Institute: District of Columbia
Year Established: 2018 Start Date: 2018-03-01 End Date: 2019-02-28
Total Federal Funds: $9,581 Total Non-Federal Funds: $20,226
Principal Investigators: Victoria Connaughton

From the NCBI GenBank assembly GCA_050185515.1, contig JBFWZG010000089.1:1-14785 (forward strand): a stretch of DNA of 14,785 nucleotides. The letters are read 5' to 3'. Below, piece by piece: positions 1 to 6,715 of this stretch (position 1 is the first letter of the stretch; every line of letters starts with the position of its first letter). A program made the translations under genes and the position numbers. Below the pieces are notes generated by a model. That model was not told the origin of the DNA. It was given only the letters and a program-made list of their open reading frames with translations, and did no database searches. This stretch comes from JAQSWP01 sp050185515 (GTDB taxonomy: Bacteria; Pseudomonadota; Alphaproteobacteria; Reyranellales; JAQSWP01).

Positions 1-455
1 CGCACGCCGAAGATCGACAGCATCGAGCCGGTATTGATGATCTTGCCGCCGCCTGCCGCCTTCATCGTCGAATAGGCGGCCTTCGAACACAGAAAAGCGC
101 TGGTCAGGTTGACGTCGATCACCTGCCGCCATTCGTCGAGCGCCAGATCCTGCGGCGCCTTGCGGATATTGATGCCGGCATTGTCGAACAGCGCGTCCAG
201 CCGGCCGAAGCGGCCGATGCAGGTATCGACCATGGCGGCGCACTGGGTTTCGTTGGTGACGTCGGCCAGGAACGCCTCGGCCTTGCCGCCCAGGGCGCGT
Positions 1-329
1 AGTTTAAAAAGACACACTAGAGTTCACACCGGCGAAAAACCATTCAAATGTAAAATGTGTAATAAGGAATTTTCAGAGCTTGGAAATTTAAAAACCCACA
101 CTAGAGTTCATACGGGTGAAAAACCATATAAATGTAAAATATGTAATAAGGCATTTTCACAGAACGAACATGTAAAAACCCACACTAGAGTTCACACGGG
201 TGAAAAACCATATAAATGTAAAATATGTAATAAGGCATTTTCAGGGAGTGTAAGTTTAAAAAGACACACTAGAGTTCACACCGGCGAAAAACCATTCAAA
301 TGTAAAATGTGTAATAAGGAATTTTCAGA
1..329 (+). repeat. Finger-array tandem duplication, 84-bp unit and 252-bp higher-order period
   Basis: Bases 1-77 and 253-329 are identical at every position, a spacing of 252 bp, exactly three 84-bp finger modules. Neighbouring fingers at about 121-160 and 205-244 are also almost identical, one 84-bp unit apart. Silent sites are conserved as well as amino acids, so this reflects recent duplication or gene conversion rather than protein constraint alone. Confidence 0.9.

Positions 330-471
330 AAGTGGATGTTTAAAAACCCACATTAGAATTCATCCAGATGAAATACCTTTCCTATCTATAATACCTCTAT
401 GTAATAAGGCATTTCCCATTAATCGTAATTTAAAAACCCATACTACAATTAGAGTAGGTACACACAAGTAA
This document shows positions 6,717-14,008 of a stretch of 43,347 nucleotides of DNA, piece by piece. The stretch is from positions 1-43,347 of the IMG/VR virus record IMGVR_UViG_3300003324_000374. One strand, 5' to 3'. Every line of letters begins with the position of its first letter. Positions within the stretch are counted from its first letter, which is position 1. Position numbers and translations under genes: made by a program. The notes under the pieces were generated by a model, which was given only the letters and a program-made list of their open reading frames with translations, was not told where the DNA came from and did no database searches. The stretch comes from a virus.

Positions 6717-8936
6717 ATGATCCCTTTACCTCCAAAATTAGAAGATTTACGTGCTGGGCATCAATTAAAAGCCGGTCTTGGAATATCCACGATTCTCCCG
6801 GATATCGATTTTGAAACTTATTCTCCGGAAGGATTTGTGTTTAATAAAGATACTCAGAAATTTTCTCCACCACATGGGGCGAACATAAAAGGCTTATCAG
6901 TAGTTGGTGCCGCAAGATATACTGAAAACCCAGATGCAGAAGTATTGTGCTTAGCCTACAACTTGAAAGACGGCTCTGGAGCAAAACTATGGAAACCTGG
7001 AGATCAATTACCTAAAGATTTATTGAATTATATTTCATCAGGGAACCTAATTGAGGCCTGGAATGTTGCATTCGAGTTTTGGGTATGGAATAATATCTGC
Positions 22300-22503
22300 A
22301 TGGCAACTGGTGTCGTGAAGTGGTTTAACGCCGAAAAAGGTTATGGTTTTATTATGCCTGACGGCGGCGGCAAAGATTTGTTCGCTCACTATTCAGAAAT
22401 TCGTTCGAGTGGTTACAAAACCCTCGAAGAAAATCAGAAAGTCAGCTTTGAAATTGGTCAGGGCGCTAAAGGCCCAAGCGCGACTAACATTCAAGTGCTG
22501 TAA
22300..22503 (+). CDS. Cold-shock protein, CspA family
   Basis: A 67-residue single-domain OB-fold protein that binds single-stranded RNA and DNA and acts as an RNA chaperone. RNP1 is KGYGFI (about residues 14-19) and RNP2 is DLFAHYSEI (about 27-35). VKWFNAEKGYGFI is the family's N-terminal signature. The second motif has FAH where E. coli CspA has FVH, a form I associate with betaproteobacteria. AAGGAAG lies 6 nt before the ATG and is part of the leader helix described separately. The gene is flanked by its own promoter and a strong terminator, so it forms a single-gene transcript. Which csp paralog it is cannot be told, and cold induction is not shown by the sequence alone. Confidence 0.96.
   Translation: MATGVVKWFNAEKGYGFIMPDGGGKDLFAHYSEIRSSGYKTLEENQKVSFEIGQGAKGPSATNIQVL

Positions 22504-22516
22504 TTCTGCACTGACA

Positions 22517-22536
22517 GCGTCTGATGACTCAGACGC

Abstract: In the heart of our nations capital lies one of the ten most contaminated rivers in the United States, the Anacostia1. Once a popular center for trade and commerce, the Anacostia has earned itself the colloquial title of Americas Forgotten River2. Rapid urbanization, industrial activity and runoff have all played a role in transforming the River from a biologically rich, healthy ecosystem to an ecologically threatened environment facing extensive pollution all in a period of only 400 years3,4. In recent decades, numerous research groups and government agencies have documented the extensive pollution that now plagues the region, but few have examined the biological health of organisms residing within the watershed, or the resulting impacts on human health in the surrounding DC community. The current study aims to examine some of the biological consequences brought about by the extensive pollution known to impact the Anacostia waterway. In particular, building on recent research in our lab regarding water quality and fish health, we propose to continue our bioassay work in zebrafish to determine the biological impact of Anacostia River contaminants on fish reared in Anacostia water samples. While our initial study examined contaminants in water obtained from a historically contaminated site opposite the Washington Navy Yard, we propose expanding the study to include sampling at Bladensburg Waterfront Park. Historically exhibiting superior water quality to the Washington Navy Yard, Bladensburg offers a unique comparison site at the head of the tidal Anacostia, just downstream of where the Northeast and Northwest Branches converge. In this expansion of our work, we will perform 3 sets of experiments. First, water quality analysis will be performed on Bladensburg water samples to identify the major bioactive contaminant(s) in the samples. Following this chemical analysis, zebrafish eggs/larvae/juveniles will be reared in water samples taken from the Bladensburg Park site so that changes in growth, survival, behavior, and anatomy can be determined across a developmental timeframe (fertilization to 30 days postfertilization). These experiments will be conducted in the lab to allow for improved tracking of anatomical and behavioral effects. Finally, a follow-up set of controlled experiments will directly expose zebrafish to the predominant contaminant(s) in the water samples identified in the first phase of the study. These findings will be compared with the results from our current study with Navy Yard water allowing us to: (1) determine water quality and the relative number of pollutants at different regions of the Anacostia, (2) determine biological impacts of exposure to primary contaminants at the Bladensburg site and (3) compare biological health across different regions of the Anacostia. Our use of zebrafish for these experiments allows us to refine a repeatable bioassay that can be used to measure health of the Anacostia without disturbing local fish populations, while providing information on health impacts of contaminant exposure in a well-known, well-studied model organism.